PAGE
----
Science Gallery Dublin presents a series of exhibitions examining “white-hot scientific issues”. It’s based on the Trinty College Dublin campus in the city centre and is part of a global science gallery network which includes Science Gallery London, opening this year.
This was our first proper day out together since moving to Dublin. After several weeks of stress and upheaval including a necessary but painful separation from Pea I was desperate to escape the unpacking and do something fun together in our new city. It needed to be something low cost or even better free because it turns out that moving your family to a different country is a bit of a drain on the old finances (nobody told me). I chose the Science Gallery for our first Dublin adventure because it looked really fun and engaging and
The current exhibition, Fake, explores copying and mimicry in a variety of ways, from art forgeries to biomimicry through a selection of objects and installations. On the day we visited the weather was shocking with torrents of rain of epic proportions. And I had the not too bright idea of walking for much of the way. By the time we arrived at the gallery, I was soaked through to the skin and Pea was chomping at the bit to escape the confinement of his pram. It always amazes me how incensed he can get at being carted around – it’s warm an cosy in there and he’s completely protected from the elements. I’d be delighted to be chauffeured around the city like this but there’s no rhyme or reason to toddler behaviour so what do I know?
The exhibition wasn’t yet open when we arrived, but we were invited to wait in the cafe until opening time. The cafe looks good, but we didn’t try anything as it was very busy and the queuing/ordering process was bit disorganised. Instead, we had a quick look around the bookshop and I spent some time attempting to strap Pea into his harness (an essential restraining device now that he’s mobile).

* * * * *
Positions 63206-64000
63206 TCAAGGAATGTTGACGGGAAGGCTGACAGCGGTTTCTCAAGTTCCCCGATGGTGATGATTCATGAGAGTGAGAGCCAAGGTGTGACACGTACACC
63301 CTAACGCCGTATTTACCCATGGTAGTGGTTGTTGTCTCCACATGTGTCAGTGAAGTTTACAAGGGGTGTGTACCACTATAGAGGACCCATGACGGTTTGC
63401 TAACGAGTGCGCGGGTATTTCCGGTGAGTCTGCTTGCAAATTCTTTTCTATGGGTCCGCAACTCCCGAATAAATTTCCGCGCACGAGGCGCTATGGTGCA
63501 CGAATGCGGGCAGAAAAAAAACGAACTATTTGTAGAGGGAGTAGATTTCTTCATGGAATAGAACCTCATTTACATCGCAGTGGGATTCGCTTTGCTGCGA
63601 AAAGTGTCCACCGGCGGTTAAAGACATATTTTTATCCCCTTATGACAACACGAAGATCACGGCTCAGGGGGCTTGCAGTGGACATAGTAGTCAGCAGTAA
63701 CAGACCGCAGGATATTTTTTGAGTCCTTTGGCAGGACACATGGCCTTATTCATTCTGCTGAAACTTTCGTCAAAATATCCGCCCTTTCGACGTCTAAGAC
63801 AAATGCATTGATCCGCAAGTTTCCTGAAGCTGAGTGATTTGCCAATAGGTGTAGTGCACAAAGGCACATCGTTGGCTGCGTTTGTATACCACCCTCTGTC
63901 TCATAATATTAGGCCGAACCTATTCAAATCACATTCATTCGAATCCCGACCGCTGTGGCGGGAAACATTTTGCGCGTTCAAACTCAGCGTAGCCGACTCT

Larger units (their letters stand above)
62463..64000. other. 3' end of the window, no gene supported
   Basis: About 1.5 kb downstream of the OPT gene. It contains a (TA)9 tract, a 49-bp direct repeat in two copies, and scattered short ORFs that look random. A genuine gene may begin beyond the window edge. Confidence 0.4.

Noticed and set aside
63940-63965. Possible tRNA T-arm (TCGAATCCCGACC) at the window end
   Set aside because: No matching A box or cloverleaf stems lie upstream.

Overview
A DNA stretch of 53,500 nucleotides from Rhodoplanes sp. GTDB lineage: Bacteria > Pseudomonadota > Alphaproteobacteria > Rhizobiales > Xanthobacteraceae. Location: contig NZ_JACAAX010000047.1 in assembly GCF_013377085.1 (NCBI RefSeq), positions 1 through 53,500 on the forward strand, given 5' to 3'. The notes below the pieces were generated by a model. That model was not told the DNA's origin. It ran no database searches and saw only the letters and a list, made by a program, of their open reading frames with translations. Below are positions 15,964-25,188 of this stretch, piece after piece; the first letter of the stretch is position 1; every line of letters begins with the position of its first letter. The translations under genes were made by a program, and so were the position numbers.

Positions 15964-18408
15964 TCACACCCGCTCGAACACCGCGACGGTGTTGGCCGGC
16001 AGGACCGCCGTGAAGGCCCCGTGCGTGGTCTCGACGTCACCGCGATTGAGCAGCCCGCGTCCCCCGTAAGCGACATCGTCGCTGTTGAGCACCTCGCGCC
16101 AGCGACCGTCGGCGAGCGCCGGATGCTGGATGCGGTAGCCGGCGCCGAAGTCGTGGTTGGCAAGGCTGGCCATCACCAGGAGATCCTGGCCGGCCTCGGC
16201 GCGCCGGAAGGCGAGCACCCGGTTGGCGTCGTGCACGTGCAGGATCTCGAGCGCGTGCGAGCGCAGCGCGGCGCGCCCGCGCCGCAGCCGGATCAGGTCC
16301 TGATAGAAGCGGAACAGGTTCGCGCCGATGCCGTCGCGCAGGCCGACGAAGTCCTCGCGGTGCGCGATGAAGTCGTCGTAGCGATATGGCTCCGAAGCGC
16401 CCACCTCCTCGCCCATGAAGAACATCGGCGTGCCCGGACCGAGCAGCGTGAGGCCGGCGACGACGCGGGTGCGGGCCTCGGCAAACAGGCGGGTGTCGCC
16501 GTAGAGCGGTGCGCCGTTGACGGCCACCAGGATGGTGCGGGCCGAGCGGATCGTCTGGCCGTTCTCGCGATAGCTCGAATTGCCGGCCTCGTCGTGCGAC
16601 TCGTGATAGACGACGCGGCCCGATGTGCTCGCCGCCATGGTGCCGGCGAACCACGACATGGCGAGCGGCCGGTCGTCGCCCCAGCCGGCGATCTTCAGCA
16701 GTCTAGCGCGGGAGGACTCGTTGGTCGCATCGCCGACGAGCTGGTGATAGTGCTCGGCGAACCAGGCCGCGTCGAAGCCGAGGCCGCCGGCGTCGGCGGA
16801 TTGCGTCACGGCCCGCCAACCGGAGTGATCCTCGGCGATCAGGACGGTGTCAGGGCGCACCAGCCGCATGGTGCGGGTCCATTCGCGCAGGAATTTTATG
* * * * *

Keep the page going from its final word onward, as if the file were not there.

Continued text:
Once the exhibition was open, I had a hard time containing Pea even with the harness. It’s quite a small exhibition and it was well attended and Pea just kept gravitating towards the most physically intimidating person in the room and then getting right under their feet. Many of exhibits here can be handled but in my judgement, they weren’t robust enough to withstand Pea’s vigorous attentions so I had to keep dragging him away from things which was annoying for both of us. Some of the interactive exhibits included a pretend deli/cafe consisting of foods that can be in some way considered fake (such as Quorn, I Can’t Believe It’s Not Butter etc) a laughter simulator, and a vanilla sampling station (because the majority of vanilla flavoured things don’t come from vanilla beans at all but are manufactured). Other pieces included a fake alien head and a hairy chair that Pea was very taken by.
This is a really playful and thought-provoking exhibition that I don’t feel I was able to fully enjoy on account of the heavy duty Pea wrangling I was doing on the day. It’s most certainly better suited to older children and adults but not entirely inappropriate for a toddler, mine was just a bit stir crazy on the day. The upcoming exhibitions look just as intriguing so we’ll absolutely be back for those but I’ll be sure to release Pea into a park or garden to burn up some energy beforehand.
The Science Gallery is at Trinty College Dublin, Pearse St D2. The current exhibition, Fake, closes on 3rd June. There’s no permanent collection, so if planning a visit always check the website first as there’s nothing to see in between shows. Exhibitions are open Tuesday – Friday 12.00-20.00 and 12.00-18.00 Saturday and Sunday. Admission to exhibitions is always free. Accessible toilet, baby change facilities, cafe and small bookshop on site and the staff were happy for me to store the Pea-mobile at Reception.
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